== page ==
Japanese Slang

You won’t typically hear Japanese slang in formal places. However, you may use slang if you are a colleague or a good trading partner,  and a lot of slang flies around in everyday conversations between friends. If you hear a lot of slang, it might seem impossible to understand what they are saying. Even if you are Japanese, the kind of slang used by age, generation, and gender is completely different. Sometimes listening to the slang that someone uses is a way to try to  determine someone’s age, and when you use younger generation slang, they may think “that person is overstepping their boundaries and using the words that belong to the youth.”  And the internet slang is more difficult to use. New expressions are always emerging. Some of them turn into everyday slang.

Let me introduce two slang words  that are often used.

Yabai

This word was a strong, negative-minded word that originally represented “danger” and “terrible situation.” However, it is now more likely to be used as a positive-oriented meaning, such as “awesome” or “incredible.” To determine which meaning the speaker wants to show, you have no choice but to read it in the context of the situation, such as the speaker’s tone,  their facial expression, etc.

Its use is something similar to that of “crazy” and “bad” in English. This slang is versatile and can be used in various situations.

Example
  • When the food is delicious, “Yabai!”
  • When you enjoy events, “Yabai!”
  • When there is something amazing, “Yabai!”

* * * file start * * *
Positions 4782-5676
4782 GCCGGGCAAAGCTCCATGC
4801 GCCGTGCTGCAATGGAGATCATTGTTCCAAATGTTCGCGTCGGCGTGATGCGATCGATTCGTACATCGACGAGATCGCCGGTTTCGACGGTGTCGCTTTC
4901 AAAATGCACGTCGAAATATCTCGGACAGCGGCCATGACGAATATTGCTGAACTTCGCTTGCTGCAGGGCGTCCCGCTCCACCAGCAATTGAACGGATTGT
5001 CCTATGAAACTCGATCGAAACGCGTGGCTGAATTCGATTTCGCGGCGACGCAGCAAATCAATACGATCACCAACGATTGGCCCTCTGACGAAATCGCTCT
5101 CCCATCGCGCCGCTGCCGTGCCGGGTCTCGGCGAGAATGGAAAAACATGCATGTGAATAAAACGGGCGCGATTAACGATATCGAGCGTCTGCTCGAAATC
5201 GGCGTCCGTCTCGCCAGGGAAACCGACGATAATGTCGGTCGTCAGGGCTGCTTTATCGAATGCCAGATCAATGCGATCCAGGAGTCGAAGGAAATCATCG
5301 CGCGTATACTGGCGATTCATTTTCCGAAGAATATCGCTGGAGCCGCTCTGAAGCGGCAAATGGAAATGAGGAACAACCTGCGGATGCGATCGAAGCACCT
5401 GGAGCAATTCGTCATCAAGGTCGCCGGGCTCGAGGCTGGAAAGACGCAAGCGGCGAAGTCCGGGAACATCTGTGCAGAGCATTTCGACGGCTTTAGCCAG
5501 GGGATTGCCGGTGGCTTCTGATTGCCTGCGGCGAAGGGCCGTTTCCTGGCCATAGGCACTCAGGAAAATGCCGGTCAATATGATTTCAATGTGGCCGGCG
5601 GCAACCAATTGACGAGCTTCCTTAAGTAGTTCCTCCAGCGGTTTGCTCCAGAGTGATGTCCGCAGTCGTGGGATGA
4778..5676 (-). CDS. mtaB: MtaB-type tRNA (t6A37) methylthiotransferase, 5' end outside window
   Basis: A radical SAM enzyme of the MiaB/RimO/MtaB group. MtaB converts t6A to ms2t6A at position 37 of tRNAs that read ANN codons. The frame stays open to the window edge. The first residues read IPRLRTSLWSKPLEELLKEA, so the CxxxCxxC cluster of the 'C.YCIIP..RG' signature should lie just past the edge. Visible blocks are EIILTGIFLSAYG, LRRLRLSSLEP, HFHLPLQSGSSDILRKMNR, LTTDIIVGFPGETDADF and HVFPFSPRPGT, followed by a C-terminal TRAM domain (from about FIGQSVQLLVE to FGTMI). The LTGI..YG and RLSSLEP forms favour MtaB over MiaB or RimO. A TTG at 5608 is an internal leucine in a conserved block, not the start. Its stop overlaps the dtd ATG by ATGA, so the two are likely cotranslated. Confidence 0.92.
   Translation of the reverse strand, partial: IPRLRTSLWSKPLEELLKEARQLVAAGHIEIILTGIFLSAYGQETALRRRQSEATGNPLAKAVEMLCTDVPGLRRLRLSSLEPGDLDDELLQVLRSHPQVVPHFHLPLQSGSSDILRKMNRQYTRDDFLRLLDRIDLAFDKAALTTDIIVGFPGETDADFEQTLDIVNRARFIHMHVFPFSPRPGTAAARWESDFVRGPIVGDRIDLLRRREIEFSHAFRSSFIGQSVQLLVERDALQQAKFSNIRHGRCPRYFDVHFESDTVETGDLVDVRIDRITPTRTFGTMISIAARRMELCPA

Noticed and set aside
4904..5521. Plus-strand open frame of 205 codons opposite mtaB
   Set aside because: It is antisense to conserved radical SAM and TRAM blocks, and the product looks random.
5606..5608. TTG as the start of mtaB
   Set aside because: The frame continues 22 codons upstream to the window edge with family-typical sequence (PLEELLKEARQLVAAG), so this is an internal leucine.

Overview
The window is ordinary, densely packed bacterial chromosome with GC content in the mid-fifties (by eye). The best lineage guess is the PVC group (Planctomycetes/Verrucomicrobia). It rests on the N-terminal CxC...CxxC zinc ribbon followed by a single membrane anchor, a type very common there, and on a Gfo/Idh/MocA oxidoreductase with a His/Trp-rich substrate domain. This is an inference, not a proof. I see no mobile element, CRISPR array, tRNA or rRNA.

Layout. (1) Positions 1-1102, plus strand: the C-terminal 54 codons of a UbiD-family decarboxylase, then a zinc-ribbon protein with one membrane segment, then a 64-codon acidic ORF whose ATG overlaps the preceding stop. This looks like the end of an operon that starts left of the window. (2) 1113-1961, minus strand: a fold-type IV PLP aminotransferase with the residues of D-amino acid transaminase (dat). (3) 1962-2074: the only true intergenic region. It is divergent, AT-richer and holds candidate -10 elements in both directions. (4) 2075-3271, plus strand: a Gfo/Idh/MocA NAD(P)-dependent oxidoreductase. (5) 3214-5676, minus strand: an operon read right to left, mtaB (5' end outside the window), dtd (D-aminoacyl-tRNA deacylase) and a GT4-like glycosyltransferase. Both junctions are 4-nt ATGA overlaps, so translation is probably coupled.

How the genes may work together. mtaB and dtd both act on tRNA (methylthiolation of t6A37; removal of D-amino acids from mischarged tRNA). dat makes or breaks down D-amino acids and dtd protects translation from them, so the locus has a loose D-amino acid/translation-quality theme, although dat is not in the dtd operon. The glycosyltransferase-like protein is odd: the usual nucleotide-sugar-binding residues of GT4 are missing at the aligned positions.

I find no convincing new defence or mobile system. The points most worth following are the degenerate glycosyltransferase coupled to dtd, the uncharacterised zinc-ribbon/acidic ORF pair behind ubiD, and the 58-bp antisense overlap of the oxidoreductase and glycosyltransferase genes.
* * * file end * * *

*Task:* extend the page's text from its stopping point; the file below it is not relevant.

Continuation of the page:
• When you see a spectacular view, “Yabai!”
  • When you make a great discovery, “Yabai!”

The conversation seems to be concluded with the word,  “Yabai”. It’s a useful word, but if you learn Japanese, you will need more vocabulary so as not to rely too much on “Yabai”.

For example, you shouldn’t use “Yabai” when you talk with your boss or a business associate, such as a trading partner. In special cases, if you add “-desune” after “yabai” (yabaidesune), you could possibly use it with your boss—but only if they are not a very strict person. As long as it’s not a super formal setting, and you use your best judgment, you can use it with every gender and age. 

Next, I will introduce internet slang.

wara

  • “wara” “笑”
  • “w” 
  • “kusa haeru” ”草生える”
  • “kusa”草
  • “www” 
  • “daisougen” “大草原”
  • “kusa hukahi” “草不可避 “

All of the phrases above mean “laughing.” In English, laughing is usually presented as “lol,” for “laughing out loud.”  This is probably because people want to tell others their meaning with minimal typing to increase the communication  speed while on their phone, computer, or other device. In Japanese, speakers use the acronym W from (wara) to express the laugh in this one character. And when it’s pretty funny, line up a lot of W.

As you can see below, the phrases”wara(笑)” have changed a lot over time. At first, it changed to “kusahaeru”. And then, the Japanese described “www” as a prairie (e.g., ”それ面白いwwwwww”). Next, “kusa haeru” shortened into “kusa.” And when there were quite a lot W, it became a “daisougen” in the sense of a lot of grass. It started using “kusa hukahi” when you couldn’t help laughing.

How to use 
  • If the someone was funny during the chat ,”w”
  • If the someone was very funny during the chat, “www”

Interestingly, writing out the whole word, “laughing,” is considered cumbersome on the internet.  

People who often use the internet also often use this “kusa” or “kusa haeru” in slang, which is also used daily, but only by close friends. If you use it for someone you’re not close to, they will look at you with a strange face. And if you use it with older people, they can’t understand.

Japanese slang has a different meaning than the original word meant: a word that omits one word, a word that uses foreign words, a new word created by celebrities or young people, and so on. Further, those words may experience repeated changes. There are typical slang words and phrases for each age group, and sometimes the slang used can help people determine your age. Slang that is old, outdated, or obsolete is known as “sigo” and anyone who uses such words may be recognized as an old man.

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